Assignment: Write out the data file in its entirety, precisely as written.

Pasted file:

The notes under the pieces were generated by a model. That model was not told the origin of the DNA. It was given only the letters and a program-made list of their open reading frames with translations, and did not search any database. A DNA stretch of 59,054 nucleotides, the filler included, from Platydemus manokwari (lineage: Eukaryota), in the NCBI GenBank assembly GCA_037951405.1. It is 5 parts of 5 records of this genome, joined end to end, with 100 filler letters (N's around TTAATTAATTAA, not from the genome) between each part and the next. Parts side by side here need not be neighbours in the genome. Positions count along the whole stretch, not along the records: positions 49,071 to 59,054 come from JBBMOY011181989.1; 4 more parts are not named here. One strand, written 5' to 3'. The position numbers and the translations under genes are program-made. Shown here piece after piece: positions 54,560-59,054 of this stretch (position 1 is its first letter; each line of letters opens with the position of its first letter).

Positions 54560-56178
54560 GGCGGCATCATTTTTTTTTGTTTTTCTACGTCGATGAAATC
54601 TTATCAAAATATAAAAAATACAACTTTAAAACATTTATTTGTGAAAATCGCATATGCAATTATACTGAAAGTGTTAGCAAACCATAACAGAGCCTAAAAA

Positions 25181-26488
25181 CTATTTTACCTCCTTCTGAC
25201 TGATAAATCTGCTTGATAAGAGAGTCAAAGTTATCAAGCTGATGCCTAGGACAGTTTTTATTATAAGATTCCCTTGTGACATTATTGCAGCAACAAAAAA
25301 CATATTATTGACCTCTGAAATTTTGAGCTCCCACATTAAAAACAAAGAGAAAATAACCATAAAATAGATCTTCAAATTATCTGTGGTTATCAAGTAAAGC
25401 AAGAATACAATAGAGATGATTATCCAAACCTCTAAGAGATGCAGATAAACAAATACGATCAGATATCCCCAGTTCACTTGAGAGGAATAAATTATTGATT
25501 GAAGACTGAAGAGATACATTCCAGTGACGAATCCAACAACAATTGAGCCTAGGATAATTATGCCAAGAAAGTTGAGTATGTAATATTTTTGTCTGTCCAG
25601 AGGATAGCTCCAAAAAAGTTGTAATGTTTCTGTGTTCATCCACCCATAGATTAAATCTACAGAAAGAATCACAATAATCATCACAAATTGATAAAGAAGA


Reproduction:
The notes under the pieces were generated by a model. That model was not told the origin of the DNA. It was given only the letters and a program-made list of their open reading frames with translations, and did not search any database. A DNA stretch of 59,054 nucleotides, the filler included, from Platydemus manokwari (lineage: Eukaryota), in the NCBI GenBank assembly GCA_037951405.1. It is 5 parts of 5 records of this genome, joined end to end, with 100 filler letters (N's around TTAATTAATTAA, not from the genome) between each part and the next. Parts side by side here need not be neighbours in the genome. Positions count along the whole stretch, not along the records: positions 49,071 to 59,054 come from JBBMOY011181989.1; 4 more parts are not named here. One strand, written 5' to 3'. The position numbers and the translations under genes are program-made. Shown here piece after piece: positions 54,560-59,054 of this stretch (position 1 is its first letter; each line of letters opens with the position of its first letter).

Positions 54560-56178
54560 GGCGGCATCATTTTTTTTTGTTTTTCTACGTCGATGAAATC
54601 TTATCAAAATATAAAAAATACAACTTTAAAACATTTATTTGTGAAAATCGCATATGCAATTATACTGAAAGTGTTAGCAAACCATAACAGAGCCTAAAAA

Positions 25181-26488
25181 CTATTTTACCTCCTTCTGAC
25201 TGATAAATCTGCTTGATAAGAGAGTCAAAGTTATCAAGCTGATGCCTAGGACAGTTTTTATTATAAGATTCCCTTGTGACATTATTGCAGCAACAAAAAA
25301 CATATTATTGACCTCTGAAATTTTGAGCTCCCACATTAAAAACAAAGAGAAAATAACCATAAAATAGATCTTCAAATTATCTGTGGTTATCAAGTAAAGC
25401 AAGAATACAATAGAGATGATTATCCAAACCTCTAAGAGATGCAGATAAACAAATACGATCAGATATCCCCAGTTCACTTGAGAGGAATAAATTATTGATT
25501 GAAGACTGAAGAGATACATTCCAGTGACGAATCCAACAACAATTGAGCCTAGGATAATTATGCCAAGAAAGTTGAGTATGTAATATTTTTGTCTGTCCAG
25601 AGGATAGCTCCAAAAAAGTTGTAATGTTTCTGTGTTCATCCACCCATAGATTAAATCTACAGAAAGAATCACAATAATCATCACAAATTGATAAAGAAGA